• Central Jersey (Middle portion of New Jersey)
  • Hudson Valley (Lower Hudson Valley suburbs of Westchester, Putnam and Rockland Counties; and Mid-Hudson exurbs of Dutchess, Orange and Ulster Counties)
  • Western Connecticut (Only Fairfield, New Haven and Litchfield Counties are part of the region and separated by the state line)

All five areas can be (and often are) further divided. For instance, Long Island can be divided into the South and North Shores (usually when speaking about Nassau County), Western Suffolk, and the East End. The Hudson Valley and Connecticut are sometimes grouped together and referred to as the Northern Suburbs, largely because of the shared usage of Metro-North Railroad.[13]

المناطق الجزئية

مدينة نيويورك

المقالة الرئيسية: مدينة نيويورك

لونگ أيلاند

المقالة الرئيسية: لونگ أيلاند

Long Island is home to two of New York City's boroughs: Brooklyn and Queens, as well as the more suburban Nassau and Suffolk counties, all within New York State.

It has a population of 7,568,304 as of the United States Census 2010 and is the most populated island in the United States and the 17th most populous island in the world. For transportation, it is served by the Long Island Expressway and the Long Island Railroad. It is also home to John F. Kennedy International Airport and LaGuardia Airport, two of the three major airport hubs in the area.

نيوجرزي الشمالية

المقالة الرئيسية: نيوجرزي الشمالية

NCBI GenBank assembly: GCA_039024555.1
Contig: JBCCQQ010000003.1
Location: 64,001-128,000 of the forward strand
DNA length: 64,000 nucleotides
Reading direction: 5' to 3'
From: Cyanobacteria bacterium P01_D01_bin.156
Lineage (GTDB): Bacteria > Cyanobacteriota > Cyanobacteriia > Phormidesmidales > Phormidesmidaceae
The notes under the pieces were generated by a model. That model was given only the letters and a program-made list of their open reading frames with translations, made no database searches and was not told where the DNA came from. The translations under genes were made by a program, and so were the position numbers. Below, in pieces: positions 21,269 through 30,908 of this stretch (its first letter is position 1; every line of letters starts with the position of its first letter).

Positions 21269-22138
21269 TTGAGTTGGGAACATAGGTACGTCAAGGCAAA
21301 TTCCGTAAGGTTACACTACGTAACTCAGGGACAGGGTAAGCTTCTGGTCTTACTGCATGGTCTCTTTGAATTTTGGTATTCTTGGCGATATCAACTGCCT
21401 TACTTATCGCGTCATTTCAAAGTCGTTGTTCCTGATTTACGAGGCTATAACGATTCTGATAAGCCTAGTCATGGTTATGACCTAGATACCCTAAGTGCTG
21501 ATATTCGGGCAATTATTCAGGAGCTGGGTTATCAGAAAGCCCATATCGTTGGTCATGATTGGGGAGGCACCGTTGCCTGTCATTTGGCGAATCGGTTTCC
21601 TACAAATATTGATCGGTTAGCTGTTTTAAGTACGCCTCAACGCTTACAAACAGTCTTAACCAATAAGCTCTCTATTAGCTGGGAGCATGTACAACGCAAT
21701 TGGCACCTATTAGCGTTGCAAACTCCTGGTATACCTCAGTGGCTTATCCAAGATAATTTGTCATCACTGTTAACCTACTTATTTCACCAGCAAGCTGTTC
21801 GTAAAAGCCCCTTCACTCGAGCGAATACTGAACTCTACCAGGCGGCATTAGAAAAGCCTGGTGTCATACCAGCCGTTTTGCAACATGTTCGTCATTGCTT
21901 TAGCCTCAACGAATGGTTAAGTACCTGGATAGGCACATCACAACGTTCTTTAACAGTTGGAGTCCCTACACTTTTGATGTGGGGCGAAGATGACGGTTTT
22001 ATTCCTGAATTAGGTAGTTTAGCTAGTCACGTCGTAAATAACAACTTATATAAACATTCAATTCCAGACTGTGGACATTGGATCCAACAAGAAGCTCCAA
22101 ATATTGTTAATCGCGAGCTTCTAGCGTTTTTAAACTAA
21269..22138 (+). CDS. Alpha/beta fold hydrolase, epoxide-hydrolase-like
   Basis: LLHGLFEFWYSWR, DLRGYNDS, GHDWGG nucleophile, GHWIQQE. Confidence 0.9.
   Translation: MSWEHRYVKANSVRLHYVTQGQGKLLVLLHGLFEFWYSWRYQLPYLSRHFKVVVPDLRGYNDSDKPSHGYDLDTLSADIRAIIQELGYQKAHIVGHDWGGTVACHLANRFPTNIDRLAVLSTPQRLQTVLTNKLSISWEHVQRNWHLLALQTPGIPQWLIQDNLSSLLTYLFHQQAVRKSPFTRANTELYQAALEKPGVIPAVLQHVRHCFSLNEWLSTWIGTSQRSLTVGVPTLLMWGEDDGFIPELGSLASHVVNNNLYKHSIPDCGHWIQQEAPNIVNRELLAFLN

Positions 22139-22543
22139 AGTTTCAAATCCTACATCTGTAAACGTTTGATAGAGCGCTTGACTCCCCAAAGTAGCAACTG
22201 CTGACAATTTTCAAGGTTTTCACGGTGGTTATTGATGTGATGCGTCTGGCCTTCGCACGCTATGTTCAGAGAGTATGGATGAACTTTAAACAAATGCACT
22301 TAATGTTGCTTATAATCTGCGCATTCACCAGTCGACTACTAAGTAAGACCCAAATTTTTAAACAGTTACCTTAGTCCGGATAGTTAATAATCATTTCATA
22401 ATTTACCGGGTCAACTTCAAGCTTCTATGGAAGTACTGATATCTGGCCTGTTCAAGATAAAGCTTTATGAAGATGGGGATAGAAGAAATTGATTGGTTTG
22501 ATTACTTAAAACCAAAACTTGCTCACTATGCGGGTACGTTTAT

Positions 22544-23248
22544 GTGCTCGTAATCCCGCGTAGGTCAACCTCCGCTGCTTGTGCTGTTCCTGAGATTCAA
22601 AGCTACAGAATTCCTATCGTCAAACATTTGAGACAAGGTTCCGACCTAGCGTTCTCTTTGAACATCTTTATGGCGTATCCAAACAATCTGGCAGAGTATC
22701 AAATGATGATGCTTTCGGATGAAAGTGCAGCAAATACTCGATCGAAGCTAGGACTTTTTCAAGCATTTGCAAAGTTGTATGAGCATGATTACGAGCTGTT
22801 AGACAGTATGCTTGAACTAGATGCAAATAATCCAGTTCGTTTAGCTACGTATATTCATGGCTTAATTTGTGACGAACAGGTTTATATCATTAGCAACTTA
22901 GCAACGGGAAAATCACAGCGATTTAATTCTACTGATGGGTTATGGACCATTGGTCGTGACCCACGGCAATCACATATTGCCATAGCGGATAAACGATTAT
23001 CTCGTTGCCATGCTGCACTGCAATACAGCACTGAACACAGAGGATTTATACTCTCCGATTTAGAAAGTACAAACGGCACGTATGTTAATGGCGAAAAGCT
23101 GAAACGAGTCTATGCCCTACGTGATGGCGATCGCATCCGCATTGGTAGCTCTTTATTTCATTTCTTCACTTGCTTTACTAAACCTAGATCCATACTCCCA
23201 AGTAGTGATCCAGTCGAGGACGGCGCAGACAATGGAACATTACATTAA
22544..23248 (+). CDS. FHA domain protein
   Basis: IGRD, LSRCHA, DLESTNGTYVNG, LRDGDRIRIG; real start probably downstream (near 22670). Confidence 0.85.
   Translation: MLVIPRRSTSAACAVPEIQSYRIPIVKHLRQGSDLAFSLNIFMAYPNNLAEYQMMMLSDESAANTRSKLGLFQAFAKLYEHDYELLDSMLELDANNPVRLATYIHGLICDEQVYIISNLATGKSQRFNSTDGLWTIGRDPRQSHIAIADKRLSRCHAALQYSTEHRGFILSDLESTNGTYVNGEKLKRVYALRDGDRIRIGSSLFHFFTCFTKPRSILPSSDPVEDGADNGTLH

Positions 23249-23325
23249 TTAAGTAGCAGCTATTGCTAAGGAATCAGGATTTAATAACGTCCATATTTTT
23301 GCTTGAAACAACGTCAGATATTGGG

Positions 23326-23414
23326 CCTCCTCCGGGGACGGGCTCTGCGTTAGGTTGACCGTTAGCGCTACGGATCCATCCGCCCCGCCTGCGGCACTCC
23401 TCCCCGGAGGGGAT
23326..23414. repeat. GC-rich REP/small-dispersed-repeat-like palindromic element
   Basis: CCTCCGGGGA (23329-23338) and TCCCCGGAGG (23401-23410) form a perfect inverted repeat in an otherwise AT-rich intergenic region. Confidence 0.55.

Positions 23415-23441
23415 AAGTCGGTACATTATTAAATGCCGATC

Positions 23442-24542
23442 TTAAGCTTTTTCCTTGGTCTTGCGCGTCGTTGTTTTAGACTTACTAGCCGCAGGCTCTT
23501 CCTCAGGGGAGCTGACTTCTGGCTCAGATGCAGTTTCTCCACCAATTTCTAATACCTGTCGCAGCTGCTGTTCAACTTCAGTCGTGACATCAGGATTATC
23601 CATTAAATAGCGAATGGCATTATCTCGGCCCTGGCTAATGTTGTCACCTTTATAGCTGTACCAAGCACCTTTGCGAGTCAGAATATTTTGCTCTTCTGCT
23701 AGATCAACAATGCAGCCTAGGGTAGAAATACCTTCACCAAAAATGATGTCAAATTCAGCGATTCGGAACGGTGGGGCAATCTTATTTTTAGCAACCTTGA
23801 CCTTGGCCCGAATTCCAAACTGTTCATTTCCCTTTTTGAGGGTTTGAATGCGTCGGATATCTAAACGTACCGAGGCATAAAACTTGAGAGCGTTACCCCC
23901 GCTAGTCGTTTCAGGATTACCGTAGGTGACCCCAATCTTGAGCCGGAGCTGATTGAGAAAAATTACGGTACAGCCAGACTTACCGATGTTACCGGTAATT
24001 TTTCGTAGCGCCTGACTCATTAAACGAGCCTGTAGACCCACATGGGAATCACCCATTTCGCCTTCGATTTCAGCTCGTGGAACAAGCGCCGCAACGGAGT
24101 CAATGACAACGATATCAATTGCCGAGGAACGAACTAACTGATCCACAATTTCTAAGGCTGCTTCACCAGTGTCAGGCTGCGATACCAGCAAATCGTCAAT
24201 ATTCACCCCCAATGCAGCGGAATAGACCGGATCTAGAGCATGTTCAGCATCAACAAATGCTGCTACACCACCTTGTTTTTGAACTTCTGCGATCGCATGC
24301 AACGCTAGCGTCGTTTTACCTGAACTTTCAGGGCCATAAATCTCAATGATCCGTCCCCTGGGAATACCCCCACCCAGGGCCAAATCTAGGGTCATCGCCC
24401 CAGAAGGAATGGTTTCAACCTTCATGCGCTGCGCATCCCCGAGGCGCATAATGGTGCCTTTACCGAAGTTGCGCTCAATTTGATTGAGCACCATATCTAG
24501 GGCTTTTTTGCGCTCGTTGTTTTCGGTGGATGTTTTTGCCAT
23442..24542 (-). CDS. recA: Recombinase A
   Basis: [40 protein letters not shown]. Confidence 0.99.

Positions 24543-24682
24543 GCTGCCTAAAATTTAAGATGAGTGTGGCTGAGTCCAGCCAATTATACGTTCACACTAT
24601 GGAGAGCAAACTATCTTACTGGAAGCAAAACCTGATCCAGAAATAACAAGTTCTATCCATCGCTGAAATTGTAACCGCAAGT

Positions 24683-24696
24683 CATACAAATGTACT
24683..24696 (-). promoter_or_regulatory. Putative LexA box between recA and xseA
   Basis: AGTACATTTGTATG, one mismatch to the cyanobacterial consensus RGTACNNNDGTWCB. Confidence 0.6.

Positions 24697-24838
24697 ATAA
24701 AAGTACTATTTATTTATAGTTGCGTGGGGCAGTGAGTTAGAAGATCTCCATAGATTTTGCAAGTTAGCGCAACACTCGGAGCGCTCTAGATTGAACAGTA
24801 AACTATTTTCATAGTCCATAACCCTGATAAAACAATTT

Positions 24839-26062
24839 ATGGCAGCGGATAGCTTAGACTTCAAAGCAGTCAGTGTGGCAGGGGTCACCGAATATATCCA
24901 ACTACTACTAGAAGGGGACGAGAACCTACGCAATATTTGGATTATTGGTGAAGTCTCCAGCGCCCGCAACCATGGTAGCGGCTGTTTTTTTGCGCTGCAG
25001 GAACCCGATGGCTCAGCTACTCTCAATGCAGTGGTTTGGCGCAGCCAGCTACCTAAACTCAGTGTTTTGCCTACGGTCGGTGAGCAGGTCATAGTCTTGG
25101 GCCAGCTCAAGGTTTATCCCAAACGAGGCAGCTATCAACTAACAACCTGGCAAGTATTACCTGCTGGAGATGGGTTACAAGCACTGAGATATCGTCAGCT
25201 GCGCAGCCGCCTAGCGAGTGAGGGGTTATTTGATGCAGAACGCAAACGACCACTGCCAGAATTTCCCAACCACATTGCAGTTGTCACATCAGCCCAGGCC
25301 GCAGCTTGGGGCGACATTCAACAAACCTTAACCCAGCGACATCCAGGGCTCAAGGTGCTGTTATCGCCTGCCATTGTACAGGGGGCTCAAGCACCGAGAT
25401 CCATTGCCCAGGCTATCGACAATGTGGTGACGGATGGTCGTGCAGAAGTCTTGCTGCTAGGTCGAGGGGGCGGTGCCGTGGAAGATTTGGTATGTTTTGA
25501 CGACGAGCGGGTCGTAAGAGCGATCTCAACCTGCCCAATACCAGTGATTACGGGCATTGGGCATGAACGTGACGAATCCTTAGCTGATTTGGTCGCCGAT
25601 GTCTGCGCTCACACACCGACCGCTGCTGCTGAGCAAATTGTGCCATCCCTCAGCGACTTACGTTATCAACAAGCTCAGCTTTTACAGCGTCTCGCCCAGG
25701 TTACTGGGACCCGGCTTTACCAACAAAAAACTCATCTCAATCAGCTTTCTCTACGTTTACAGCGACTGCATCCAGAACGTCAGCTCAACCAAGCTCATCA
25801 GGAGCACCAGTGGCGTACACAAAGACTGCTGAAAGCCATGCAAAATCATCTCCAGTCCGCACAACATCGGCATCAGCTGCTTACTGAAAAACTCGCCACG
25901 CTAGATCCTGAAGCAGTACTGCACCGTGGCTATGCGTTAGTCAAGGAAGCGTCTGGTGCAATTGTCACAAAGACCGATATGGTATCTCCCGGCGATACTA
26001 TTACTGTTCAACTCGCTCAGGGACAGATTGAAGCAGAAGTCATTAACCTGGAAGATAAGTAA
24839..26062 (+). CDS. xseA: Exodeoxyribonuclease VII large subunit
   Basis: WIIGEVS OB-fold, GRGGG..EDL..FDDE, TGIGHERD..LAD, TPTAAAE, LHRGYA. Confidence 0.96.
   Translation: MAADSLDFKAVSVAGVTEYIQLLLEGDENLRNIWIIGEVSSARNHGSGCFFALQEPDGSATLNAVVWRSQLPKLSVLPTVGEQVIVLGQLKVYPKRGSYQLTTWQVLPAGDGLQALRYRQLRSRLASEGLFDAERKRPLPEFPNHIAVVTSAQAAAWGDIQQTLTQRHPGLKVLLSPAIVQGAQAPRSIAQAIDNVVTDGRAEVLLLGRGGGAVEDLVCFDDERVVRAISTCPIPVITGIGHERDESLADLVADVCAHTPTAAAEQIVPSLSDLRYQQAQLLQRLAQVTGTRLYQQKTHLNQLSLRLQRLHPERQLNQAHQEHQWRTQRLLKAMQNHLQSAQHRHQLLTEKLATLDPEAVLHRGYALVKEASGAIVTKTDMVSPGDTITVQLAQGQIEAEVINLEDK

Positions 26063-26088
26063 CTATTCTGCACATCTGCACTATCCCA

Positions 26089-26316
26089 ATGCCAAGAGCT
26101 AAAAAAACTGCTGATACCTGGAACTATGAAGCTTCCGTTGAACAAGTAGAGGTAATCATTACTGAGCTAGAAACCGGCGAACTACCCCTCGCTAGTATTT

Northern New Jersey is typically defined as the following counties:

The New Jersey State Department of Tourism splits North Jersey into the urban Gateway Region and the more rural Skylands Region.

Northern New Jersey is home to four of the largest cities of New Jersey: Newark, Jersey City, Paterson, and Elizabeth.

The region is geographically diverse with wetlands, mountains, and valleys scattered throughout the area. It has a large network of expressways and public transportation rail services which are mostly operated by New Jersey Transit. It is also home to the second largest airport in the area, Newark Liberty International Airport.

نيوجرزي الوسطى

المقالة الرئيسية: نيوجرزي الوسطى

Central Jersey is the middle portion of the state of New Jersey. It is home to both New York City and Philadelphia commuters. Due to this fact, it is loosely associated with the Delaware Valley and is considered to be part of both regions. Important towns such as Trenton (State capital of New Jersey) and Princeton (home to Princeton University) are located in this subregion, as is a significant portion of the Jersey Shore.

أسفل وادي هدسون

المقالة الرئيسية: Hudson Valley

The lower Hudson Valley is centered around the Hudson River north of New York City and lies within New York State. It is mostly suburban and contains fewer job centers than the rest of the region. It is one the fastest growing areas in the metropolitan area, because of high housing costs in New York City and the inner suburbs. Historically, the valley was home to many factories, but a significant number have closed. Cleanup efforts to improve the Hudson River water quality after years of pollution are currently planned and will be supervised by the United States Environmental Protection Agency (EPA).[15]

The Bear Mountain Bridge connecting Westchester and Rockland Counties, نيويورك across the Hudson River as seen from Bear Mountain.